Have you ever been reading through the Gospels and found Christ’s words somewhat puzzling? I certainly have. To be sure, many of Jesus’ words are quite clear and understandable. But he did say things that are more difficult to understand at first glance. A question arises: Why didn’t Jesus always and in every circumstance speak, openly, plainly and clearly? There are several answers to this question. One might look at Psalm 78:2 and Matthew 13:35 for one answer. On this topic, I appreciate how Chrysostom explained it when he was commenting on Jesus’ discussion with Nicodemus, specifically John 3:3: “Very truly I tell you, no one can see the kingdom of God unless they are born again” (NIV). Here’s Chrysostom:
[John 3:3] That is, “Unless you are born again and receive the right doctrines, you are wandering somewhere outside, and are far from the Kingdom of heaven.” But He does not speak so plainly as this. In order to make the saying less hard to bear, He does not plainly direct it at him, but speaks indefinitely, “Except a man be born again” – all but saying, “both you and any other, who may have such opinions concerning Me, are somewhere without the Kingdom.” Had He not spoken from a desire to establish this, His answer would have been suitable to what had been said.
Now the Jews, if these words had been addressed to them, would have derided Him and departed; but Nicodemus shows here also his desire of instruction. And this is why in many places Christ speaks obscurely, because He wishes to rouse His hearers to ask questions, and to render them more attentive. For that which is said plainly often escapes the hearer, but what is obscure renders him more active and zealous.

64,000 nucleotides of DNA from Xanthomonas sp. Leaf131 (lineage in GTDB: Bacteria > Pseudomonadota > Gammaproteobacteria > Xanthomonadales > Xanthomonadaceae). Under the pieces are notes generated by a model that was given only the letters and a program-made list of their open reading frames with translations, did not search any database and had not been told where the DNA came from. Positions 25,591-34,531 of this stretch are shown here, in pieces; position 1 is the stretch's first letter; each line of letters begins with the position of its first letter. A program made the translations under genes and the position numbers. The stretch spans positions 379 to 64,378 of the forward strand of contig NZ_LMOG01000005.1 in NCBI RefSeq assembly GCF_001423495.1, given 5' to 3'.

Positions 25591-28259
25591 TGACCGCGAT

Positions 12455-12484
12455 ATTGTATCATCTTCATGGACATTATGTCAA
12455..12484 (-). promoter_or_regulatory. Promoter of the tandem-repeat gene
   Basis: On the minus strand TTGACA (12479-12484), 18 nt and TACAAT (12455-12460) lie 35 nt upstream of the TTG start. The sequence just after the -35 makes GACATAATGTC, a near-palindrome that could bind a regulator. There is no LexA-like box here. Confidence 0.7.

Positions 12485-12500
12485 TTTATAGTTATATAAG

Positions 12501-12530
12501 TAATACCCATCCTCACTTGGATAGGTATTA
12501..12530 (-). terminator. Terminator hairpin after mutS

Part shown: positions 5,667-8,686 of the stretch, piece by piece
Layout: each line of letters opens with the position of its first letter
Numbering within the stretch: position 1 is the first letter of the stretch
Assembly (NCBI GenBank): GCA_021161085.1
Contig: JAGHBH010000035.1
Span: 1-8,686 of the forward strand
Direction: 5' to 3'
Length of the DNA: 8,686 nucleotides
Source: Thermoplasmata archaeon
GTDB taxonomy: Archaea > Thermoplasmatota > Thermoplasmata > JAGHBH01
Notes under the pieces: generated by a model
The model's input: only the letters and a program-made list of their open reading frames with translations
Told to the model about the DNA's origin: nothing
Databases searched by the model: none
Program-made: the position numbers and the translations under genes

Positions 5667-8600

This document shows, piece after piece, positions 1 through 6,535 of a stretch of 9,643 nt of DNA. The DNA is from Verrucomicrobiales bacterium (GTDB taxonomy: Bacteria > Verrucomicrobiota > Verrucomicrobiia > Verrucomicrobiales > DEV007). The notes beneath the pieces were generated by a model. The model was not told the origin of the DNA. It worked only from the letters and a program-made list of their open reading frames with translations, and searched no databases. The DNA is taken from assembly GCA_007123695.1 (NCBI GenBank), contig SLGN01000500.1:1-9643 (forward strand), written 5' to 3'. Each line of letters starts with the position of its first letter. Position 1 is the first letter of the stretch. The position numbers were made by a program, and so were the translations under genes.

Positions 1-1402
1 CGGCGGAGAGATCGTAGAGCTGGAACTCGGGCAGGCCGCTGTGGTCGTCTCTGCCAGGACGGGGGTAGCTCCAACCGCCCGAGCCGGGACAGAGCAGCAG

Now what He says, is something like this: “If you are not born again, if you partake not of the Spirit which is by the washing of Regeneration, thou cannot have a right opinion of Me, for the opinion which you have is not spiritual, but carnal.” (Tit. 3:5.) But He did not speak thus, as refusing to confound one who had brought such as he had, and who had spoken to the best of his ability; and He leads him unsuspectedly up to greater knowledge, saying, “Except a man be born again.”
The word “again,” in this place, some understand to mean “from heaven,” others, “from the beginning.” “It is impossible,” saith Christ, “for one not so born to see the Kingdom of God”; in this pointing to Himself, and declaring that there is another beside the natural sight, and that we have need of other eyes to behold Christ….
Schaff, Philip, ed., Saint Chrysostom: Homilies on the Gospel of St. John and Epistle to the Hebrews, A Select Library of the Nicene and Post-Nicene Fathers of the Christian Church, First Series (New York: Christian Literature Company, 1889), John 3:3.
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